People keep telling me the games market is in bad shape, yet we grew our UK business by 150 per cent this year. I don’t believe any other games company could do that. There is no doubt that times are tough, bad debts are up, and that cash and banking facilities are at a premium in times like this. However, we have continued to grow for a number of reasons.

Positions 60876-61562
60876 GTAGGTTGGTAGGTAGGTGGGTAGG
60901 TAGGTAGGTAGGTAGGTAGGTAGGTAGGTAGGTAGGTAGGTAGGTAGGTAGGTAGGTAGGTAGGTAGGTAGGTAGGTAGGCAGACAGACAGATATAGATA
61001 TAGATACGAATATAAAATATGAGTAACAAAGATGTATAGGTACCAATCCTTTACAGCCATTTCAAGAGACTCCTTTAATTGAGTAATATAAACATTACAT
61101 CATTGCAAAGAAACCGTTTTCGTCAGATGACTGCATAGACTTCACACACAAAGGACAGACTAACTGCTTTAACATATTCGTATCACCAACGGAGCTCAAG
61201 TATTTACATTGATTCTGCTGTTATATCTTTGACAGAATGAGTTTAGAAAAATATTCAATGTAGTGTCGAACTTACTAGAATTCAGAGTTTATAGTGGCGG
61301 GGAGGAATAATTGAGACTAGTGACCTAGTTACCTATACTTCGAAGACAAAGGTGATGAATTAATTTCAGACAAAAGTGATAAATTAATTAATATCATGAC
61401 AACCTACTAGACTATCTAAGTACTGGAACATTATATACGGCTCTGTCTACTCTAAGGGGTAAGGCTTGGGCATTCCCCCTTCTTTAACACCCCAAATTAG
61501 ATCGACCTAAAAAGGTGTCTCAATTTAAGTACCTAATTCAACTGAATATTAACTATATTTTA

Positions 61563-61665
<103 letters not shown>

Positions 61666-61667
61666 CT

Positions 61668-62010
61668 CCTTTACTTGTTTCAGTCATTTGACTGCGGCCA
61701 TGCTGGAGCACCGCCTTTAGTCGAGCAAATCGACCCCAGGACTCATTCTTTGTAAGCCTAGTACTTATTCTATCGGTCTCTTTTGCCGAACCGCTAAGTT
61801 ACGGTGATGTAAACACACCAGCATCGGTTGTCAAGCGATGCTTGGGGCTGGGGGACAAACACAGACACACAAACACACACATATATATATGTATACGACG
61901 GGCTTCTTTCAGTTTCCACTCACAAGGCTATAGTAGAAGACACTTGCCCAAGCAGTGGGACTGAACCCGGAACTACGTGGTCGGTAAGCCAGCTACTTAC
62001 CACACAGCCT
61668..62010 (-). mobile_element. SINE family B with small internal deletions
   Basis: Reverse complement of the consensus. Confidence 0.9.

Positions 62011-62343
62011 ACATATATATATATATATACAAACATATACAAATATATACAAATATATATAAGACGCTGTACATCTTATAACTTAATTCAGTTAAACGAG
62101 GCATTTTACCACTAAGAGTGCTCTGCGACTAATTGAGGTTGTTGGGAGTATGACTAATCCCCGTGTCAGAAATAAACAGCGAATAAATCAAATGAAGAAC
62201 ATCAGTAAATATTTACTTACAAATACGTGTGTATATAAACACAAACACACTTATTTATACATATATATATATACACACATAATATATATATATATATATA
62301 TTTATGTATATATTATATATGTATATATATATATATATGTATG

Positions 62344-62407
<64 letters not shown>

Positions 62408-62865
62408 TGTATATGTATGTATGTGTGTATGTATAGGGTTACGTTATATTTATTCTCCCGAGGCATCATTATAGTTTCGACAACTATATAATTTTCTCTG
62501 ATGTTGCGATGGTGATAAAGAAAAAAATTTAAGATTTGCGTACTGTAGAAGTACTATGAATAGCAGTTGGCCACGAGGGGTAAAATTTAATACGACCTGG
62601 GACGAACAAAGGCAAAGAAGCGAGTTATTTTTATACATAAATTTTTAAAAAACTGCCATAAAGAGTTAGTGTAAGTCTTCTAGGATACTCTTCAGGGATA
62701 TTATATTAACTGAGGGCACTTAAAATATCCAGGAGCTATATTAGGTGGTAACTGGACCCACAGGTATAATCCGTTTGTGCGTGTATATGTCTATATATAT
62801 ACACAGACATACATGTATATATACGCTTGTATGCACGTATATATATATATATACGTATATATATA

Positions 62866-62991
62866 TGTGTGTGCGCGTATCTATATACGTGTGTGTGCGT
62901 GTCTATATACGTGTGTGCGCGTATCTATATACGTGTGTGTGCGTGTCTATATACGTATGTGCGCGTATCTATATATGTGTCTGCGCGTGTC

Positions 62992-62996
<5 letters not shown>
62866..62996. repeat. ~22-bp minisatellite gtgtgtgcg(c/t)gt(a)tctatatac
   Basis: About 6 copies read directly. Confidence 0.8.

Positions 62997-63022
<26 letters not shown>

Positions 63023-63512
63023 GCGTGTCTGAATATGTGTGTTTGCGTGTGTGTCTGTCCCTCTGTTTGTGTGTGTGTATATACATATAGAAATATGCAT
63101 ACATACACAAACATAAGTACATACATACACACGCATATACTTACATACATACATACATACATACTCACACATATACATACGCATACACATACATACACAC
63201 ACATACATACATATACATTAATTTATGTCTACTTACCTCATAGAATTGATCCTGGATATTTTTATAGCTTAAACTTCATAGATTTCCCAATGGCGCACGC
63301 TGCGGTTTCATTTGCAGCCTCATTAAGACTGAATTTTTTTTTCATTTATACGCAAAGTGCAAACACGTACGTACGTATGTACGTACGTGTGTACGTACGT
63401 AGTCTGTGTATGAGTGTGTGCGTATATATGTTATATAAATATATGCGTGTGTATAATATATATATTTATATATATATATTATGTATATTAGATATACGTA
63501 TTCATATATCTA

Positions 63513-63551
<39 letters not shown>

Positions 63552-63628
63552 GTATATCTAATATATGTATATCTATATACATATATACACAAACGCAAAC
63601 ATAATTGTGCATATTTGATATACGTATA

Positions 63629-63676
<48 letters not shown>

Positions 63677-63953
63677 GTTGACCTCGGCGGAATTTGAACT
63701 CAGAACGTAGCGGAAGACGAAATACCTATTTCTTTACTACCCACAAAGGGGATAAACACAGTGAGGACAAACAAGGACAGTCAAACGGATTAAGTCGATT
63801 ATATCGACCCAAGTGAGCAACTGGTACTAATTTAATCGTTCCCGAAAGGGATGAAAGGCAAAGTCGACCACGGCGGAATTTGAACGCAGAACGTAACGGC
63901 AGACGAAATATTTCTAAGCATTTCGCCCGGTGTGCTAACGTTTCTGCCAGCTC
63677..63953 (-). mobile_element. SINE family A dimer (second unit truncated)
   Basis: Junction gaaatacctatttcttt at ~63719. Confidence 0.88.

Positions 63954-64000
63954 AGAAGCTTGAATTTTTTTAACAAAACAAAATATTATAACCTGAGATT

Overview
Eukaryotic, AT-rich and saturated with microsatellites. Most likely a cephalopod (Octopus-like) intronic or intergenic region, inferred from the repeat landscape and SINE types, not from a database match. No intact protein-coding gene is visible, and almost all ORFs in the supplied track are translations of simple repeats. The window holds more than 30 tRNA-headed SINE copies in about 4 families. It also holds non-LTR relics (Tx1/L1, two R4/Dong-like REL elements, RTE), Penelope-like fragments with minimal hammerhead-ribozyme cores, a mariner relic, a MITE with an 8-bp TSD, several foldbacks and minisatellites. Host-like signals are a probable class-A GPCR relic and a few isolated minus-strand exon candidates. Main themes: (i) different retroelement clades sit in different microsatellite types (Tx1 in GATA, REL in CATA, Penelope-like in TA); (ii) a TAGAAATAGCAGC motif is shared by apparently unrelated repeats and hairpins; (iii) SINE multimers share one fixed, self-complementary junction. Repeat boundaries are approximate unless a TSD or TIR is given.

The easy win is to drive quick sales via hot licences and TV-advertising, but the critical thing is getting people to play games. That is the only long-term strategy that makes sense for a games company. For the toy companies like Hasbro, Mattel, Character and so on, the toy model is the easy option – loads of TVRs, low focus on gameplay. We focus on gameplay and on getting people to play games. We only bring our games to retail once they are ready – both in terms of gameplay and consumer awareness. This reduces the risk to retailers of stocking new products. For example, we have two award-winning board games – Quelf and Flapdoodle – that we could launch in 2009 and shift tens of thousands of boxes, but that doesn’t create the next brand that retailers can rely on to deliver year after year.
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